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HomeArchitectureTour the Montecito House of One Artistic Couple

Tour the Montecito House of One Artistic Couple

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Although a house will be stunning, treasured, and sensible, most individuals can not justifiably declare that their property is certainly an ideal instance of anyone attribute—a lot much less a locale-defining architectural model. However for Justine Roddick and Tina Schlieske, such a declaration may simply be legitimate. “Contemplating the home as a complete, that’s the exterior of the home, the backyard, and the inside, I think about it with out query to be essentially the most good instance of the Hispanic Moresque sort of structure developed to go well with situations that exist in America right now,” architect George Washington Smith wrote to Vogue options editor John McMullin of his own residence—the now Roddick-Schlieske residence. In Could of 1926, this letter was written in response to a query posed by McMullin, and Washington Smith—practically a decade into his architectural profession—was making a reputation for himself all through Southern California.

Just a little over a yr later, that very same Montecito undertaking appeared in a four-page Vogue unfold as a part of an August 1927 shelter-centric concern. “A Spanish House in California,” reads the story’s headline, which describes Washington Smith because the “greatest recognized of California’s architects.” And though the designer’s “with out query” was changed with an editorialized “maybe,” the sentiment was the identical: The house was a close to pristine blueprint for what an American, Spanish-inspired house ought to appear to be.

For these causes and others, Roddick and Schlieske have been hesitant to be too heavy-handed of their renovation of the property, roughly a century later. Although they’d owned the historic house for a couple of decade, it had by no means felt prefer it was really theirs. “COVID kicked our want to make the house ours into excessive gear,” Schlieske, a musician, explains. On the identical time, the couple felt deeply that the intention of Washington Smith couldn’t be ignored or, worse, erased. “We needed to be so respectful of the bones of the home, and we have been struggling to find out learn how to imprint ourselves and what we love into the material of the house with out debasing it in any approach,” she provides.

So, the pair enlisted Tamara Kaye-Honey, an inside designer and founding father of House of Honeyto assist with what Roddick described as this “overarching complication.” As Kaye-Honey explains, “I believe what they responded to was our fierce use of shade and boldness, and I had been generally known as somebody who can respect the bones of a property, whereas additionally creating inside areas that flip it on its facet.”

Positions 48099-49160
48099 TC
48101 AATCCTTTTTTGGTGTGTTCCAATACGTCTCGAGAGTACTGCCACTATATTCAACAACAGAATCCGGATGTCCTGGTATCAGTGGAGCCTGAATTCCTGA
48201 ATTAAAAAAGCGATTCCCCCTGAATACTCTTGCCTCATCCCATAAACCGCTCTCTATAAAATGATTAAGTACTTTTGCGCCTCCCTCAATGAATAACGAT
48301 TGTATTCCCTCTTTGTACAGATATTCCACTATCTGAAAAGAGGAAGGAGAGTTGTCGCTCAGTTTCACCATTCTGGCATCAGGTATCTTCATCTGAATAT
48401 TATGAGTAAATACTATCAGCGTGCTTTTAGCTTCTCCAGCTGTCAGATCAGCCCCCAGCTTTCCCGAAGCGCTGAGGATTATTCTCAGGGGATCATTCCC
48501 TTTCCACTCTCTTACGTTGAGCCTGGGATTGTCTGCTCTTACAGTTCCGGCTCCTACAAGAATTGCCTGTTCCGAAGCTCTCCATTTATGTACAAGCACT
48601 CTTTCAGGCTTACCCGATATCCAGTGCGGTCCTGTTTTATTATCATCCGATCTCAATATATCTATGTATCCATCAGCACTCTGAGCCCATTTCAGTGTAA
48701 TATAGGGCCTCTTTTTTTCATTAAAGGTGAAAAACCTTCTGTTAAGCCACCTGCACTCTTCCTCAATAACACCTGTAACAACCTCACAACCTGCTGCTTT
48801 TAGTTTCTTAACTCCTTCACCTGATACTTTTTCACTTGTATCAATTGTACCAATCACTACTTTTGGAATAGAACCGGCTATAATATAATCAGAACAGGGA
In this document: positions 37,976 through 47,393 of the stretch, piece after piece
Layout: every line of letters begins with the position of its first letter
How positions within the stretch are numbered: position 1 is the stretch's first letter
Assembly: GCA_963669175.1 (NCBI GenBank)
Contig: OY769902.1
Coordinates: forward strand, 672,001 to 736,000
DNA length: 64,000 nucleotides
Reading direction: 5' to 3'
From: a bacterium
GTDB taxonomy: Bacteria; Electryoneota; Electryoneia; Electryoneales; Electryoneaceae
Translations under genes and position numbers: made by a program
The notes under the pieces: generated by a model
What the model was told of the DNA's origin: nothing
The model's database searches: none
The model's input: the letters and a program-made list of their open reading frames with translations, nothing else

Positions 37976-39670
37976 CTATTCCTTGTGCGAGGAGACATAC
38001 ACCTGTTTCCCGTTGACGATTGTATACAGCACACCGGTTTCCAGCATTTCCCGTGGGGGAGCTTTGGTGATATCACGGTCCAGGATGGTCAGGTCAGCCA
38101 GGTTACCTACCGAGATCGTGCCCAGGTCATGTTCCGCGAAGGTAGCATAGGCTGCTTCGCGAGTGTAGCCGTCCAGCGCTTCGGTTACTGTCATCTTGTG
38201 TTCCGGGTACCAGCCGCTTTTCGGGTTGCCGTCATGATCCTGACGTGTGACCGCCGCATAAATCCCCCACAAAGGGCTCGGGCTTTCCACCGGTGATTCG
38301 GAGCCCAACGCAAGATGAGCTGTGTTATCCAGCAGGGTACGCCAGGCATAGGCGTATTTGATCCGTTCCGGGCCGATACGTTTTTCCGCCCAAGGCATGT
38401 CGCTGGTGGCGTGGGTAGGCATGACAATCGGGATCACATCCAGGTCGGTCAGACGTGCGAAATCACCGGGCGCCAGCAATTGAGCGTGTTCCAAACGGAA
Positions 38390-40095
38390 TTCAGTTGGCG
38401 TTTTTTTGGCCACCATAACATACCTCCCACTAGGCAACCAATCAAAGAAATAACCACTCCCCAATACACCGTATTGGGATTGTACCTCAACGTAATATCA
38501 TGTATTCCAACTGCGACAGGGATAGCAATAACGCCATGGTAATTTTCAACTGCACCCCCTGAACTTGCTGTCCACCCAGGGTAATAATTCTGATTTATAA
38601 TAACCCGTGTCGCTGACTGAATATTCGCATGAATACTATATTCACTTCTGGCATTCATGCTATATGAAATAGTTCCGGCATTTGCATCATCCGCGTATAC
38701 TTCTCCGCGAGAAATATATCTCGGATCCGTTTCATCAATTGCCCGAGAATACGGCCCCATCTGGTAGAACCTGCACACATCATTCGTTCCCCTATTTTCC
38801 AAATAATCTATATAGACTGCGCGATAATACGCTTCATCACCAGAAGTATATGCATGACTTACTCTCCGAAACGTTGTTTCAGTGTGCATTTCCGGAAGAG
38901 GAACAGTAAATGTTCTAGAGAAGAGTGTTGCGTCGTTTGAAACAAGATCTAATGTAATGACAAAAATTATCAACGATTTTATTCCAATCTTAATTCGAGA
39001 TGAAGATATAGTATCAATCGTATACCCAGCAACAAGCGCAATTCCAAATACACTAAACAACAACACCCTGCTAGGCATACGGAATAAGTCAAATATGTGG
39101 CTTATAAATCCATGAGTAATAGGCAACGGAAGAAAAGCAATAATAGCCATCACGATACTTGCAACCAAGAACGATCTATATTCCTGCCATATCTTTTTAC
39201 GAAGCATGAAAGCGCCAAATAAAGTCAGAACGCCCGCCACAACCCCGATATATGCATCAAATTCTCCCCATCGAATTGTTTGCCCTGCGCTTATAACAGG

And flipped it’s. Wanting again on the undertaking, it’s maybe the eating room that encapsulates this transformation essentially the most. Earlier than, the household virtually by no means frolicked in that a part of the home however discovered themselves drawn to it instantly after Kaye-Honey completed engaged on the area. “It was one of many first issues that Tamara completed,” Schlieske says. “And the colours she selected, the chairs, the superb pendant gentle, the curtains…I simply couldn’t wait to see what she’d do with the remainder of the home.” What’s extra, it’s the proper wanting glass to substantiate Washington Smith remains to be very a lot part of the property. The hand-painted ceiling and handmade purple flooring tiles—two authentic particulars—weren’t solely left untouched, however are additionally clearly central to the room’s success. “We didn’t need to take away from any of those parts. As an alternative, it was about pulling colours in, and including to what had been there for 100 years,” Kaye-Honey says. That sentiment is carried by way of the remainder of the home too, with lots of its most original authentic options—coffered ceilings, hand-painted tiles, and murals by painter Ramos Martínez—nonetheless proudly on show.

However now, it’s additionally a real Roddick-Schlieske house. A hot-pink entryway greets visitors with a chromatic gust, whereas cheeky particulars—like an Elvis shrine—wait simply across the nook. Textures, layers, and patterns erupt all through the home, whereas rooms develop from deep saturation to misty delicacy, constructing rigidity in a single that’s launched within the subsequent. “For me, as a designer, it’s at all times about creating these experiences and sudden moments,” Kaye-Honey says. “You’ll be able to have this second with wild, creative wallpaper, and then you definately shut the door and it’s abruptly far more subdued.”

Aesthetic intentions apart, Kaye-Honey explains her staff strived to create areas the place the household may “dwell life out loud.” And, with the metamorphosis now completed, it’s a purpose that’s been simply met. “Earlier than, it by no means felt cohesive, and I at all times simply felt we may accomplish that significantly better,” Roddick explains. “And I can’t inform you what number of instances we’ve had folks over to play dwell music or to assemble, and everybody feels so linked, so heat, so held, so cherished—I’m very honored it’s our house.”

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